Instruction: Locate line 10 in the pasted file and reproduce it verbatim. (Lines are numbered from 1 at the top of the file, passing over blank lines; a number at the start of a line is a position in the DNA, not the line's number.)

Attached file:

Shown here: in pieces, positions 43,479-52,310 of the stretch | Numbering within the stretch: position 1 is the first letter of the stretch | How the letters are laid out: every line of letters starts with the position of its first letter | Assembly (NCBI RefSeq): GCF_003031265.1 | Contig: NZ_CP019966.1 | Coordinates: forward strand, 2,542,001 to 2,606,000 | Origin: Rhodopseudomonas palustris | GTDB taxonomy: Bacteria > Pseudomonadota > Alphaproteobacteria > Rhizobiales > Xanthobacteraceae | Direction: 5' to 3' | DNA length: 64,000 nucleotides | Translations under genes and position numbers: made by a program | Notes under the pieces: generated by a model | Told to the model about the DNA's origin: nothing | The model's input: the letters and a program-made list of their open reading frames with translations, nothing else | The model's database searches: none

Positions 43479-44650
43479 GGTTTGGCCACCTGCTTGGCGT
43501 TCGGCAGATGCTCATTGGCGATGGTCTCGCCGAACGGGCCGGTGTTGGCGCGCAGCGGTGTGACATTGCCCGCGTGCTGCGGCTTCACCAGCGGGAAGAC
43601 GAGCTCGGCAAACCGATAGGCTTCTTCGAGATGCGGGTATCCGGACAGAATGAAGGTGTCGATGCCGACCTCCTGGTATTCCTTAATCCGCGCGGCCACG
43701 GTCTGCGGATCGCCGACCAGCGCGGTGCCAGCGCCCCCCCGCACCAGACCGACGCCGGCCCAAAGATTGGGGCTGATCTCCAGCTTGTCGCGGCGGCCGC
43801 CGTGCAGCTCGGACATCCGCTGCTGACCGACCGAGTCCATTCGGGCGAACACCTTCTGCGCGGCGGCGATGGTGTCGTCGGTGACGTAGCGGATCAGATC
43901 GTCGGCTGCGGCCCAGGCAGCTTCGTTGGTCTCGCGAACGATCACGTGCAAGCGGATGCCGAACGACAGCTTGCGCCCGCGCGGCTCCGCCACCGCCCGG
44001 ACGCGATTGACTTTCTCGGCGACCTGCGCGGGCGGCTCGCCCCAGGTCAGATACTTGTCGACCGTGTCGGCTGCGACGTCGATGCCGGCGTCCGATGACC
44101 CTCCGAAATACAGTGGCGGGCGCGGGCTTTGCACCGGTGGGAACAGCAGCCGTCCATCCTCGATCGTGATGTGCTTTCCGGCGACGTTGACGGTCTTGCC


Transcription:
44101 CTCCGAAATACAGTGGCGGGCGCGGGCTTTGCACCGGTGGGAACAGCAGCCGTCCATCCTCGATCGTGATGTGCTTTCCGGCGACGTTGACGGTCTTGCC